At Detroit auto show, Biden praises American workers, progress on climate crisis 

By: - September 14, 2022 6:50 pm

President Joe Biden drove an all-electric Cadillac SUV vehicle at the Detroit International Auto Show on Wednesday. | Ken Coleman

President Joe Biden touted the emerging electric vehicle market during a nearly three-hour visit to the North American International Auto Show on Wednesday at Huntington Place. 

Biden’s visit included a tour of the showroom floor and 30-minute rally that was packed with area union workers and elected officials.

“We’re choosing to build a better America, an America that is confronting the climate crisis, with America’s workers leading the way,” said Biden.

During the tour, Biden visited each of the Detroit Three exhibits and drove an all-electric Cadillac SUV vehicle. It was the first in-person Detroit show since 2019, before the COVID-19 pandemic.

He was greeted by Detroit Three officials Mary Barra, General Motors CEO; Bill Ford, Ford Motor Co. executive chairman; Carlos Tavares, Stellantis CEO; and United Auto Workers President Ray Curry. 

U.S. Transportation Secretary Pete Buttigieg, now a Michigan resident, also attended. So did Detroit Mayor Mike Duggan, Whitmer and Lt. Gov. Garlin Gilchrist as well as several members of the Michigan congressional delegation: U.S. Sen. Debbie Stabenow (D-Lansing) and U.S. Reps. Debbie Dingell (D-Ann Arbor), Brenda Lawrence (D-Southfield), Rashida Tlaib (D-Detroit), Haley Stevens (D-Livonia) and Fred Upton (R-St. Joseph). State Rep. Shri Thanedar (D-Detroit), the Democratic nominee for 13th Congressional District, also attended.

“Isn’t it wonderful to have a President of the United States who is a car guy?” said Stabenow during the rally. Michigan’s senior U.S. senator also was one of the officials who accompanied Biden on Air Force One on Wednesday to the Detroit Metro Airport.

During the visit, Biden talked about key administration areas of focus, including the infrastructure package, the Inflation Reduction Act, and the CHIPS and Science Act. He said that each has positioned the nation “to lead the electric vehicle future — creating more jobs and making more in America all while fighting climate change.”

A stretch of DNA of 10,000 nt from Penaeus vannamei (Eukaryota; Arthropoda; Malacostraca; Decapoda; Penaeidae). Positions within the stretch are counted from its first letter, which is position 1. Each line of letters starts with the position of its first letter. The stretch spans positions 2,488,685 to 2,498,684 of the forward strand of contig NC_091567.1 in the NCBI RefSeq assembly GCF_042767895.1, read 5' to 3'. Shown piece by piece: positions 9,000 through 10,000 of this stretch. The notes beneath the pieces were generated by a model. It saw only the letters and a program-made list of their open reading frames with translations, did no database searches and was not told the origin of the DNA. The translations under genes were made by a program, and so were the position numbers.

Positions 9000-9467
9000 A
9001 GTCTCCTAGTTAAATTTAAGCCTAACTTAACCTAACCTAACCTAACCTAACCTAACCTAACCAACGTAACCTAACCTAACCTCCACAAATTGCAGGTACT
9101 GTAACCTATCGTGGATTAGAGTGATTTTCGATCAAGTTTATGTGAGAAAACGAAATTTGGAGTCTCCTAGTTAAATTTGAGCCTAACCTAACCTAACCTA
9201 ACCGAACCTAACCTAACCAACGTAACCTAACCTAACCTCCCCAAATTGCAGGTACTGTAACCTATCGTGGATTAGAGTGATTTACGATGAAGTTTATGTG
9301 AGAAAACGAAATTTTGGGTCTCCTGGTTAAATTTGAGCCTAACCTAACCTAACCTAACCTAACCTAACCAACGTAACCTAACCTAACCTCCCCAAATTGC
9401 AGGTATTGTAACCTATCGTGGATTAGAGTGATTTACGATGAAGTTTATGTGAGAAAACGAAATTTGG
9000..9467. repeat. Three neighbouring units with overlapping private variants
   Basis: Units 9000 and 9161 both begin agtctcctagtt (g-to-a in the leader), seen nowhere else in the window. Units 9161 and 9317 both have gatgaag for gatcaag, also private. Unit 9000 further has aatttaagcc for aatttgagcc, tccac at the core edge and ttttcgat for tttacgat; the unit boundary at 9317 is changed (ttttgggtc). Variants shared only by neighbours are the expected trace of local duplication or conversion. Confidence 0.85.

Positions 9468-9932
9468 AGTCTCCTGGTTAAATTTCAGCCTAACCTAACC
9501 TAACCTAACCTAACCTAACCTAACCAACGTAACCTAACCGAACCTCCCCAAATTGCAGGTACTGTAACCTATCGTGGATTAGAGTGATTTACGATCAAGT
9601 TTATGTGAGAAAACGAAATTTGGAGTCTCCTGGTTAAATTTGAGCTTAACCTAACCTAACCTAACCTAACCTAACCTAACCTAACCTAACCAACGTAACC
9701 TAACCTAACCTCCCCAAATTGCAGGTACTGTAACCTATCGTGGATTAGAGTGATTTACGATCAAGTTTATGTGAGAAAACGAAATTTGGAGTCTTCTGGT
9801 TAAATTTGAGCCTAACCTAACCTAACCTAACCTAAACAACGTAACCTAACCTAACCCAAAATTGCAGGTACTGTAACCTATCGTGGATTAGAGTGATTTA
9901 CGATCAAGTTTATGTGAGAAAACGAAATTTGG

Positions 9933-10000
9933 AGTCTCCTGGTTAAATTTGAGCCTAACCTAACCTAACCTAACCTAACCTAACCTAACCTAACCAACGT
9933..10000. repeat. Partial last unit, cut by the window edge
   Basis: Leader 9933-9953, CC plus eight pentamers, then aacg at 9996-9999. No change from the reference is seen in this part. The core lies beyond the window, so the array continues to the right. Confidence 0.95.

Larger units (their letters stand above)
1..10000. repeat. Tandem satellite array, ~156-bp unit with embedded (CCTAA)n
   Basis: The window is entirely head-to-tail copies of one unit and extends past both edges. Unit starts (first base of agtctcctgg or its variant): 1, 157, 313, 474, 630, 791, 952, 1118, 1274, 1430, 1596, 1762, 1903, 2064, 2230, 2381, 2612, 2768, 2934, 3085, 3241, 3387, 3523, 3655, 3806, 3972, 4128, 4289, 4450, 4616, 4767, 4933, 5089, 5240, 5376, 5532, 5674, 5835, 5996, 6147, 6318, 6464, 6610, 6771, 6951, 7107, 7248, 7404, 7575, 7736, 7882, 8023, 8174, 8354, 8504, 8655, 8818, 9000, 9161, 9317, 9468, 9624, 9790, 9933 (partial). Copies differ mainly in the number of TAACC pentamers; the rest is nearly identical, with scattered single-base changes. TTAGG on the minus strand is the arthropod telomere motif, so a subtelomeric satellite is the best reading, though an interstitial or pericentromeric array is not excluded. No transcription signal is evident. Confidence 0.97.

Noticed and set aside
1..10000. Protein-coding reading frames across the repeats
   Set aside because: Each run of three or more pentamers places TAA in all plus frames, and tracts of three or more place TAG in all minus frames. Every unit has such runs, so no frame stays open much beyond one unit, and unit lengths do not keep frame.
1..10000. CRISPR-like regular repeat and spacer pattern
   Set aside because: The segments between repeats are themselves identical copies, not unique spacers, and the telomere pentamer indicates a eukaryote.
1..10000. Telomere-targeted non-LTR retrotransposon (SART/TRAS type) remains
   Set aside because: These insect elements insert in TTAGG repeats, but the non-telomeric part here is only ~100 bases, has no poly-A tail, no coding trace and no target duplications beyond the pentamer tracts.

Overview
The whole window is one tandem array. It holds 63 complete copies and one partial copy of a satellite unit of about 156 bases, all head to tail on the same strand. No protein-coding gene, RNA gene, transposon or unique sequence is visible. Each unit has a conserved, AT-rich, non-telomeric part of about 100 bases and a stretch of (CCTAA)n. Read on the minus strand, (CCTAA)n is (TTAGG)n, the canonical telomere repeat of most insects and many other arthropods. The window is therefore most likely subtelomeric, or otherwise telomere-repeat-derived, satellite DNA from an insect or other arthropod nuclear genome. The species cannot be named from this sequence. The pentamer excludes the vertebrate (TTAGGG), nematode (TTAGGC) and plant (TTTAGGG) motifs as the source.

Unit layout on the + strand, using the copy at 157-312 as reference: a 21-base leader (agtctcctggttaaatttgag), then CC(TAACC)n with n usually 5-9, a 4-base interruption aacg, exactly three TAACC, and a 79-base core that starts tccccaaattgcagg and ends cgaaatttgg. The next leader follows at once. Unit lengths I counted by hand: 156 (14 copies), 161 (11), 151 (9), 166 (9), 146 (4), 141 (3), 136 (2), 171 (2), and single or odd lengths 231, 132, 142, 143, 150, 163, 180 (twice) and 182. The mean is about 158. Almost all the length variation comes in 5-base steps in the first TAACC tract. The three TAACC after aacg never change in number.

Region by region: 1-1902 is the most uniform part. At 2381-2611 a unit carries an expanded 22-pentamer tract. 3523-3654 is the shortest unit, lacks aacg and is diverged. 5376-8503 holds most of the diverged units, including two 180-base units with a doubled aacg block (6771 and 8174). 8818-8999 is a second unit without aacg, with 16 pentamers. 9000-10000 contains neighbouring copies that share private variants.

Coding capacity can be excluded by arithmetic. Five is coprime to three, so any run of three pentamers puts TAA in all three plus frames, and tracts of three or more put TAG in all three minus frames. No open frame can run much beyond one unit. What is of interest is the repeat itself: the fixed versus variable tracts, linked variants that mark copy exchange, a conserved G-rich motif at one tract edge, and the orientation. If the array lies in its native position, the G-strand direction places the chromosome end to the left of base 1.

Specifically, Biden said approval of the first $900 million in infrastructure funding to create EV chargers across 53,000 miles of the national highway system and across 35 states. The Infrastructure Law provides $7.5 billion to build a national network of 500,000 EV chargers.

“America is not losing a step under this administration’s leadership and with your hard work America is ready to lead the way for the rest of the 21st century,” said Buttigieg during the rally to auto workers who attended.

Earlier this week, Buttigieg was the subject of a homophobic attack from Michigan GOP Co-Chair Meshawn Maddock, which was widely condemned by Democrats and a couple GOP lawmakers.

“We’re so blessed this weak little girl moved to Michigan!” Maddock tweeted. “Looks like he’s bringing all his California Dreaming here with him.”

Buttigieg moved to Traverse City this year with his husband, Michigan native Chasten Buttigieg, and their children.

On Wednesday, Buttigieg responded to Maddock’s slur.

“She wants to talk about little girls. Chasten and I are raising a little girl, and a little boy, and we are raising them to have better values,” he said, calling the rest “politics.”


Our stories may be republished online or in print under Creative Commons license CC BY-NC-ND 4.0. We ask that you edit only for style or to shorten, provide proper attribution and link to our web site. Please see our republishing guidelines for use of photos and graphics.

Ken Coleman
Ken Coleman

Ken Coleman covers Southeast Michigan, economic justice and civil rights. He is a former Michigan Chronicle senior editor and served as the American Black Journal segment host on Detroit Public Television. He has written and published four books on black life in Detroit, including Soul on Air: Blacks Who Helped to Define Radio in Detroit and Forever Young: A Coleman Reader. His work has been cited by the Detroit News, Detroit Free Press, History Channel and CNN. Additionally, he was an essayist for the award-winning book, Detroit 1967: Origins, Impacts, Legacies. Ken has served as a spokesperson for the Michigan Democratic Party, Detroit Public Schools, U.S. Sen. Gary Peters and U.S. Rep. Brenda Lawrence. Previously to joining the Advance, he worked for the Detroit Federation of Teachers as a communications specialist. He is a Historical Society of Michigan trustee and a Big Brothers Big Sisters of Metropolitan Detroit advisory board member.